Our test BMW 328i sedan was equipped with performance rubber, which made it pretty much worthless in the snow. We ran our Four Seasons BMW 330i sedan with Dunlop Winter Sport M3 winter tires and the car performed flawlessly in the white stuff.
Speaking of the 330i, the 328i basically has a detuned version of its 3.0-liter, 255-hp engine. It’s a sweetheart of a powerplant but the 328i version does feel like it’s breathing through a restrictor. It doesn’t quite have the lovely pull or sparkly personality of the now-departed 330i. Still, it’s a great package and I love normally aspirated engines.
I really like this BMW, and it’s one I would consider buying with my own money. But the price is a bit high if you want something less than poverty spec. For $34,425, you do without power seats, Xenon headlights, 17-inch wheels, folding rear seats, leather, or lumbar adjustment. If you want lumbar adjustment, you need to spend $3350 for the premium package. That’s just plain crazy. BMW should at least give us a simple manual adjustment as standard. Speaking of manual adjustments, the standard seats are like a Rubik’s Cube to figure out. I’m not anti manual seats, but the BMW seats are very complicated to adjust. The $995 power front seats option is money well spent.
I still find BMW’s sport suspension a bit too aggressive in regards to the rebound setting on the dampers, but the 3-series still is the best driving car in the class. The rest of the segment just doesn’t offer the communicative steering and wonderful chassis balance of the 3.
Marc Noordeloos, Road Test Editor
I thought I was smart enough to be first in line to drive the 328i once it arrived here, but then Mother Nature dumped four inches of snow on my lap – and the car wouldn’t launch, stop, or corner worth a darn. Curious, I stepped outside and looked at the rubber.
“Potenza,” read the sidewalls.
“High-performance summer tires,” said Bridgestone’s Web site.
“You’re screwed,” I said to myself.
And, for the most part, I was – one hundred pounds of kitty litter over the rear axle did nothing to help traction, nor did BMW‘s traction control system – because, if the tires have no grip whatsoever, cutting the throttle back until they do hook up won’t work because – well, you’re simply waiting for the impossible to happen.
I could go on, but I’d simply be kvetching about the poor (no, awful) choice in rolling stock – so I won’t. I will note that I wasn’t all that impressed with BMW’s stability program. I understand driving enthusiasts like a system that doesn’t take reign of the controls in a HAL 9000 manner, but BMW offers the “dynamic traction control” setting for that kind of driving. In the basic “on” setting, the 328i still slid quite a bit before the computers played with the brakes to straighten the car.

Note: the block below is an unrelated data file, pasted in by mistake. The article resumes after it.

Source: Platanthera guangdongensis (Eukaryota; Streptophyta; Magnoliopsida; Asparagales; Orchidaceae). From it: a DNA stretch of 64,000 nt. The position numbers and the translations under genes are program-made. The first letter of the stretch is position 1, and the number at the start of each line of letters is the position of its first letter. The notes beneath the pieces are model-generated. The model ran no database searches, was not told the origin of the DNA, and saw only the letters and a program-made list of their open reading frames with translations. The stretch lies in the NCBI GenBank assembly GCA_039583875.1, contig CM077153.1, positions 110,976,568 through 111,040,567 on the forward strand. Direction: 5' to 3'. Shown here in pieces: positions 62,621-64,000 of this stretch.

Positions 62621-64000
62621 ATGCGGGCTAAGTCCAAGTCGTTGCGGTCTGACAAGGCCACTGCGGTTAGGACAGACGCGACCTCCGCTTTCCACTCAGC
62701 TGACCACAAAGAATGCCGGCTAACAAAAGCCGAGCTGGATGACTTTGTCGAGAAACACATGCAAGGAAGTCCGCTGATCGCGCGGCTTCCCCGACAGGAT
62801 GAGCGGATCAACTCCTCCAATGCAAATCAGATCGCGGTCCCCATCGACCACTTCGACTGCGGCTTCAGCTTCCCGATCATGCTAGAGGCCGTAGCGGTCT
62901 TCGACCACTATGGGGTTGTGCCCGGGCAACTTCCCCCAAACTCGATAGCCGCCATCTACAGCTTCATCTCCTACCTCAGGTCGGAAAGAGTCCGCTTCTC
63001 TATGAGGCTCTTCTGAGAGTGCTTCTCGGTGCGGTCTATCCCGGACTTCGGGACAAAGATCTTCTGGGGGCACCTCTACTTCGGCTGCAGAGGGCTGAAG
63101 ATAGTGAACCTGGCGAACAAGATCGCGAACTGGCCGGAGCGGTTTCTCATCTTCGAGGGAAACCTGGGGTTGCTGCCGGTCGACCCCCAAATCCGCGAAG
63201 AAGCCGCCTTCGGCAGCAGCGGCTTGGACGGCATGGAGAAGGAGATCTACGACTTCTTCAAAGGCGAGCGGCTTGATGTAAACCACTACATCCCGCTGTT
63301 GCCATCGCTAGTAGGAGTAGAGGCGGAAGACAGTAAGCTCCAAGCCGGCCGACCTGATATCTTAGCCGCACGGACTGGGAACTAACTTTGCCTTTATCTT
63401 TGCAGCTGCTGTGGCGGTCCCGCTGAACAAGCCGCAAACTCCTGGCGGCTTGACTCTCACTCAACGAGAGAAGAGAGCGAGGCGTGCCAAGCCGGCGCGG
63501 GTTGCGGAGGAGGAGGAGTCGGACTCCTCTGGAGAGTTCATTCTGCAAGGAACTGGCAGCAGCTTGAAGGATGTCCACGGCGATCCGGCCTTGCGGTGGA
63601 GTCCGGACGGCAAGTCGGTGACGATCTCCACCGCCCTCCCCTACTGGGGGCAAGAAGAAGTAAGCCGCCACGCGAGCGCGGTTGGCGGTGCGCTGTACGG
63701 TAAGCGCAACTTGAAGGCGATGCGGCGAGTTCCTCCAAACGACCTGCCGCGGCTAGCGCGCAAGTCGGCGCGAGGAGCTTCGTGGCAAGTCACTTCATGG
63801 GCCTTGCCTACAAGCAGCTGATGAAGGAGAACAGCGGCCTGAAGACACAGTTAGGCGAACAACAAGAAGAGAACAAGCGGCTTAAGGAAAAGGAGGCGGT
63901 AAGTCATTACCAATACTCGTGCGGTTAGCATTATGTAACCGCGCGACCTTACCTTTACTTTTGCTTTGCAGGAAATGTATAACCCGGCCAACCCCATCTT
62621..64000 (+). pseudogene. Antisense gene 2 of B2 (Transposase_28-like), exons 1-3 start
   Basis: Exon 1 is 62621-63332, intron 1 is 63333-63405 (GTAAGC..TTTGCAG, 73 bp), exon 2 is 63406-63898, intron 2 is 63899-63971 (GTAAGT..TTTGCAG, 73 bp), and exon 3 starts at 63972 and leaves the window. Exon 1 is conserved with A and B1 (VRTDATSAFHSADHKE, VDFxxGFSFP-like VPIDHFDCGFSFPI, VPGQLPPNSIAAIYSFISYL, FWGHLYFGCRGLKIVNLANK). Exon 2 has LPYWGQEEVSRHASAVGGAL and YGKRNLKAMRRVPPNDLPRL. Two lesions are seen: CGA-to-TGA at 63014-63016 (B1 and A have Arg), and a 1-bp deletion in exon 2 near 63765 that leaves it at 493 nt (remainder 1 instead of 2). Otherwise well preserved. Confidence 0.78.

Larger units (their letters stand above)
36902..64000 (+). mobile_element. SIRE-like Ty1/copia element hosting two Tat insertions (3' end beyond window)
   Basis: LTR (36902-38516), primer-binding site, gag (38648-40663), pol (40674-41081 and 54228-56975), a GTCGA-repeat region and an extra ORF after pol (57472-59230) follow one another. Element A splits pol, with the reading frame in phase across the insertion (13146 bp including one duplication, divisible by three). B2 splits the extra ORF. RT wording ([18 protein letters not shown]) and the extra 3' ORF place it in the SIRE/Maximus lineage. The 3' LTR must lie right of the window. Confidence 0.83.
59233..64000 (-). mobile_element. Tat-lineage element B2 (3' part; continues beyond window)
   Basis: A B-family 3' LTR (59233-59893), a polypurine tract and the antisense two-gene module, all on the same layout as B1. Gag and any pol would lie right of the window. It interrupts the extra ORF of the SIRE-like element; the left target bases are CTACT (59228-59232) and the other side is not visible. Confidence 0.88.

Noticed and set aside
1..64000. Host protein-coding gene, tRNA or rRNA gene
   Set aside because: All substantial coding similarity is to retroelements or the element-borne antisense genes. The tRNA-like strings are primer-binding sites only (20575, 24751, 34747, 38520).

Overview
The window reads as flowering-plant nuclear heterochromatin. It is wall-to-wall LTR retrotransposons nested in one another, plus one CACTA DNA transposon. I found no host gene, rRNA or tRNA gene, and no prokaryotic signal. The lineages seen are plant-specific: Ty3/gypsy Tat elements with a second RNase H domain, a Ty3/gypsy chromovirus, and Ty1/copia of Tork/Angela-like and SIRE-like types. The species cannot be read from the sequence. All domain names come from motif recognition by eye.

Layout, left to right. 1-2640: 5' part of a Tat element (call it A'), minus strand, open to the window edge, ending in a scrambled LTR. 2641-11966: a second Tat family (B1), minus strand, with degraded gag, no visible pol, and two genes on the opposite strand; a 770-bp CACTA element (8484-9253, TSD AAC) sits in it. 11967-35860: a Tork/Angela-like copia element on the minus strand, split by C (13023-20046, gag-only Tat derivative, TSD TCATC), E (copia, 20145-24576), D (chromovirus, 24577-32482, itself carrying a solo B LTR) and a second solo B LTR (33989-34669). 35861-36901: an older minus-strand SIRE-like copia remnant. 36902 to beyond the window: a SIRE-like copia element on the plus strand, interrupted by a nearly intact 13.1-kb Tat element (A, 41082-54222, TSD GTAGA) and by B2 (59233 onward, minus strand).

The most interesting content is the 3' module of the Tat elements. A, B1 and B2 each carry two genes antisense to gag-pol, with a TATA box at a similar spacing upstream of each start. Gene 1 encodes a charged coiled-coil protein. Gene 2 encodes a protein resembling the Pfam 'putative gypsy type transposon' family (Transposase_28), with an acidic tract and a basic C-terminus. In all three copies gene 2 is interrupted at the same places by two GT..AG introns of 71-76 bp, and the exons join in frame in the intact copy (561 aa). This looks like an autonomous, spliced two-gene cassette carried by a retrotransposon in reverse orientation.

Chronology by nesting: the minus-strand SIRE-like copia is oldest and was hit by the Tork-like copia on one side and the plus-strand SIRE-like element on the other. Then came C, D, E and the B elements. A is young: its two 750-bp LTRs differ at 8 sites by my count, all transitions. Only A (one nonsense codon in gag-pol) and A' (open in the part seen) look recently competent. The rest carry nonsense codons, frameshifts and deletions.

When the roads were plowed and their surfaces dried, it was clear that the 328i is the driver’s car it’s made out to be – well balanced, engaging, etc. Its ergonomics are great, though I miss the angled IP of the last-generation 3-series, and my passengers often wondered why my Frozen Coke sat between their left knee and the dashboard in the cup holder that pops out of the dash. I didn’t have a good answer for that, though I’ll note that our Four Seasons 135i coupe has room for cupholders in the center console…
As for the power? I’ve never driven a 330i, but the 328i does lack the oomph of the 335i. That said, the 128i is fun because it forces you to make good use of the gearbox, and it’s the same case here (thanks to the weather, I was mostly rowing it from reverse to second and back again…), though the 3’s added heft does dog the I-6 a bit more.
Evan McCausland, Web Producer
Germans love to complain about lazy Americans who can’t be bothered to put proper winter tires on their cars, and here we have a German sport sedan running around in the Detroit press fleet in January with high-performance summer tires, which after a fresh, five-inch snowfall felt like racing slicks that had been greased with lard.
Still, I thought, maybe I can nurse this thing to the office, as it’s only a couple miles through Ann Arbor. Unfortunately, I didn’t make it out of the parking lot before the BMW‘s inability to steer or go made me hang up that crazy notion. I called Phil Floraday and he gave me a lift in his Chevy Colorado 4×4.
The next day I had to return the BMW to the airport, and a day-long light snow had left the freeway slushy and slick. It was a slow, white-knuckle ride across I-94, getting passed right and left, but I made it there without incident and finally skated into a parking spot an hour after leaving Ann Arbor-which is twice as long as usual.
I will say that when you’re on hyper alert for the first sign of lost traction, there’s probably no car that better communicates what’s going on than the 3-series. But, as Marc Noordeloos notes, there are plenty of high-performance winter tires available, and if your 3-series is equipped with the sport package, and its staggered, high-performance tires, do yourself a favor and get some.
Joe Lorio, Senior Editor
2009 BMW 328i
Base Price (with destination): $34,425
Price as tested (estimated): $36,875
Sport Package – $2,050
– 17-inch Wheels
– Staggered Performance Tires
– Sport Leather Steering Wheel
– Sport Seats
– Sport Suspension
– Shadowline Trim
-iPod and USB Adapter – $400
Fuel Economy: 18 / 28 / 22 (city/hwy/combined)
Size: 3.0L Inline 6
HP: 230 HP @ 6,500 rpm
Torque: 200 lb-ft @ 2,750 rpm
Safety Ratings (in stars, 1-5):
Frontal Crash Driver: N/A
Frontal Crash Passenger: N/A
Side Crash Front Seat: N/A
Side Crash Rear Seat: N/A
Transmission: 6-Speed Manual
Weight: 3,340 lbs
– 17″ Alloy Wheels(size)
– Summer Performance Tires